4 It should be of interest to the bench and bar that the “seminal” portion of the Idaho workers’ compensation act was phrased somewhat differently in the original 1917 version than it is today. The problems with handling industrial injury under the tort system were painfully obvious in 1917. Accordingly, the drafters of the new workers’ compensation act chose to discuss these problems in the seminal portion of the act itself, possibly to ensure passage. By the time of the 1972 recodification, 50 years later, the long running operation of the workers’ compensation system had alleviated those concerns. This evidently negated the need for the Recodification Committee to discuss them when restating the “seminal” statute in recodification at Idaho Code Section 72-201. The two versions of the seminal statute are set forth below. The italicized portion of the original act does not exist in the recodified act.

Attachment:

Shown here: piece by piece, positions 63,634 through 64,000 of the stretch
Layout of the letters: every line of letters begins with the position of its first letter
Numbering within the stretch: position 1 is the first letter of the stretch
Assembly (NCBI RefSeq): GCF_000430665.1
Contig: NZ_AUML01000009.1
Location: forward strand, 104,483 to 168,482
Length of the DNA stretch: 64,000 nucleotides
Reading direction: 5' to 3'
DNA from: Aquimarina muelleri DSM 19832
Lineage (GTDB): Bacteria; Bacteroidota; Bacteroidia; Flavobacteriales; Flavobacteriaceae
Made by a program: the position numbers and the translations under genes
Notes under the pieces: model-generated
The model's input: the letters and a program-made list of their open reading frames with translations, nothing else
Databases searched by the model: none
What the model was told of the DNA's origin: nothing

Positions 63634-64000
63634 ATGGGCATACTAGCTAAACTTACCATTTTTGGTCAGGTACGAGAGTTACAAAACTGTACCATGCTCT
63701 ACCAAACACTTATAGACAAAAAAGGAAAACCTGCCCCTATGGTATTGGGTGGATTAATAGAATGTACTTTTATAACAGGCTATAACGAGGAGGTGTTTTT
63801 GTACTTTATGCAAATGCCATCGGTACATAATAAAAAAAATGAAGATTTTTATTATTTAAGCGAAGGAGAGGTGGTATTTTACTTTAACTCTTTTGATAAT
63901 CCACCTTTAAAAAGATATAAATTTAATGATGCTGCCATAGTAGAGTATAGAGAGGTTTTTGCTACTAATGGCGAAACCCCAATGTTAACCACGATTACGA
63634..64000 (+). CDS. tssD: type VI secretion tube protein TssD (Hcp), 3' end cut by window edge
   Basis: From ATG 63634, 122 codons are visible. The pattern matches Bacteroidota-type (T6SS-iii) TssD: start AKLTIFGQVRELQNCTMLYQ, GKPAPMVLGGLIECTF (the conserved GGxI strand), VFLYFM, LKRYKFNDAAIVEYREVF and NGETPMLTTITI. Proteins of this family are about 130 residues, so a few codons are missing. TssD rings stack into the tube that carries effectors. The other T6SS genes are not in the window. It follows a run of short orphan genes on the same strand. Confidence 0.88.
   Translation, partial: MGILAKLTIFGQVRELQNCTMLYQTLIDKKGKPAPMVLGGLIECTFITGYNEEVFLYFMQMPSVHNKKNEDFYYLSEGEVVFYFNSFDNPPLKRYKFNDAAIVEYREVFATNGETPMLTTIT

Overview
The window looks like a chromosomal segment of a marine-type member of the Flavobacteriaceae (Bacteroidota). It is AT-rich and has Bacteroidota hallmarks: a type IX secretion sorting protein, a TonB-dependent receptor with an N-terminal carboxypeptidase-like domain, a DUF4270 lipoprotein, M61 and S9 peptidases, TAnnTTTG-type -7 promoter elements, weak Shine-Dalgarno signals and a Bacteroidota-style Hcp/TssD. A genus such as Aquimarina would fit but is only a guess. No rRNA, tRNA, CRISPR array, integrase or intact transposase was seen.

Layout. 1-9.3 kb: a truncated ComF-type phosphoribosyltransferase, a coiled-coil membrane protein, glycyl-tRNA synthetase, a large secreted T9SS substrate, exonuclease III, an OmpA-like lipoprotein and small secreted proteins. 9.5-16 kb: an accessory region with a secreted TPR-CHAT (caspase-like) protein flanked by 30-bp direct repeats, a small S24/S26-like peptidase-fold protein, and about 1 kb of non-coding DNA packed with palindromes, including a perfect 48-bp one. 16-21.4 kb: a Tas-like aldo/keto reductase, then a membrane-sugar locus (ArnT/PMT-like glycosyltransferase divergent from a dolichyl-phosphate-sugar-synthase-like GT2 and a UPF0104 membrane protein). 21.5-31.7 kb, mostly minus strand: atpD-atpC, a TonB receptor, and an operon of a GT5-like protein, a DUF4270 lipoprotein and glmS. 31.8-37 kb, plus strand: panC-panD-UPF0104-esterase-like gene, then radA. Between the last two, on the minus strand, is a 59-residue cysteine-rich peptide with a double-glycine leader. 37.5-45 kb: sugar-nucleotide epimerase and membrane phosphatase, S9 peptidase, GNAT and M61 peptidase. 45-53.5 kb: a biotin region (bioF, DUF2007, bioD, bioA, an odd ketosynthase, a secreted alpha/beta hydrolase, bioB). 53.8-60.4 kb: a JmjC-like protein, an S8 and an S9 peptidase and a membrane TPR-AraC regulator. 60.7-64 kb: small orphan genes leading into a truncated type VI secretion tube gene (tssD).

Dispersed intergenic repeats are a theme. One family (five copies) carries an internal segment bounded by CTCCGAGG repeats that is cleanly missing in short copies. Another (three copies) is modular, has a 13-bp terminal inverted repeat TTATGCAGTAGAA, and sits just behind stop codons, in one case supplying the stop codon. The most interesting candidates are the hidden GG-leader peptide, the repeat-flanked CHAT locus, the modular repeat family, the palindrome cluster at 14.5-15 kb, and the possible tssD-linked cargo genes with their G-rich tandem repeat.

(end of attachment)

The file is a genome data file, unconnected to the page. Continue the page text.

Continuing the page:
“The Common Law System governing the remedy of workmen against employers for injuries received in industrial and public work is inconsistent with modern industrial conditions. The administration of the common law system in such cases has produced the result that little of the cost to the employer has reached the injured workman and that little at large expense to the public. The remedy of the workman has been uncertain, slow and inadequate. Injuries in such employments formerly occasional have become frequent and inevitable. The welfare of the State depends upon its industries, and even more upon the welfare of its wage workers. The State of Idaho, therefore, exercising herein its police and sovereign power, declares that all phases of the premises are withdrawn from private controversy, and sure and certain relief for injured workmen and their families and dependents, is hereby provided regardless of questions of fault and to the exclusion of every other remedy, proceeding or compensation, except as is otherwise provided in this Act, and to that end all civil actions, and civil causes of action for such personal injuries, and all jurisdiction of the courts of the State over such causes are hereby abolished, except as in this Act provided.” 1917 Idaho Session Laws, Chapter 81, Part I, Section 1(b). [The original statute]. (Emphasis added.)